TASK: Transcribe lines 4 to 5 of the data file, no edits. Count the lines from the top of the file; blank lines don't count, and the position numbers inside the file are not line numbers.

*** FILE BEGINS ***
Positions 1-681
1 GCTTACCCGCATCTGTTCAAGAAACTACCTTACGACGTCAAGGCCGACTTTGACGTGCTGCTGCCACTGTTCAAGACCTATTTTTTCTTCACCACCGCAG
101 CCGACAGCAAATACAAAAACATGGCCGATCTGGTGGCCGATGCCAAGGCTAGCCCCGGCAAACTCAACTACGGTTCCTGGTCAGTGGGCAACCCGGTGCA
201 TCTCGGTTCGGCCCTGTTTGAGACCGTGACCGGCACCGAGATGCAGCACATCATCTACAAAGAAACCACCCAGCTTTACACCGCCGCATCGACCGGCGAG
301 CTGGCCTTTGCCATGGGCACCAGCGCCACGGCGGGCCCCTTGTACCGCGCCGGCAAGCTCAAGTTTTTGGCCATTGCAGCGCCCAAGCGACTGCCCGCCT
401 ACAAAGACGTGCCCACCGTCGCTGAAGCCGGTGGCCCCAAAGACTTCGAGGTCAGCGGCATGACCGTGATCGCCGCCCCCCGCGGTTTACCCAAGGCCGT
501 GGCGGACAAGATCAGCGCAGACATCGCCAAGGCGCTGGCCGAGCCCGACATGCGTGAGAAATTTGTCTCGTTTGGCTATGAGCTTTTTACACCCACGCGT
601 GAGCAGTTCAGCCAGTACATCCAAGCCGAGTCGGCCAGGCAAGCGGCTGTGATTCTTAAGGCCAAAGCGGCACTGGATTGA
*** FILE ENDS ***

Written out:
201 TCTCGGTTCGGCCCTGTTTGAGACCGTGACCGGCACCGAGATGCAGCACATCATCTACAAAGAAACCACCCAGCTTTACACCGCCGCATCGACCGGCGAG
301 CTGGCCTTTGCCATGGGCACCAGCGCCACGGCGGGCCCCTTGTACCGCGCCGGCAAGCTCAAGTTTTTGGCCATTGCAGCGCCCAAGCGACTGCCCGCCT